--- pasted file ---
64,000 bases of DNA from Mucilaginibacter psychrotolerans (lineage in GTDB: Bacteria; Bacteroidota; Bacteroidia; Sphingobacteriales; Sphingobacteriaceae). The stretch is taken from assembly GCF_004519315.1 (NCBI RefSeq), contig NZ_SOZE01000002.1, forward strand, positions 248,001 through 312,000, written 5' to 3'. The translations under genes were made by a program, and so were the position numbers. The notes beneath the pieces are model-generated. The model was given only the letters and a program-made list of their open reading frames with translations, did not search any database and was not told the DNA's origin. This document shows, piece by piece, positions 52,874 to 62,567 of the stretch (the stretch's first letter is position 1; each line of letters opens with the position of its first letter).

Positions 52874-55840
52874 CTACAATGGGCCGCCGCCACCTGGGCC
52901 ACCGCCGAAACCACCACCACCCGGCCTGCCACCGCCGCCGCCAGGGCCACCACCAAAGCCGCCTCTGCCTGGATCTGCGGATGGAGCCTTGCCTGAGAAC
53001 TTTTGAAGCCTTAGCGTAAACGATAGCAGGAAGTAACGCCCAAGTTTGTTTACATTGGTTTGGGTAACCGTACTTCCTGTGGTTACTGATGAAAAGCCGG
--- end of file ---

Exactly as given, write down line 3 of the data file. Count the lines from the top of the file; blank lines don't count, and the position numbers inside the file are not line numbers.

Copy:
52874 CTACAATGGGCCGCCGCCACCTGGGCC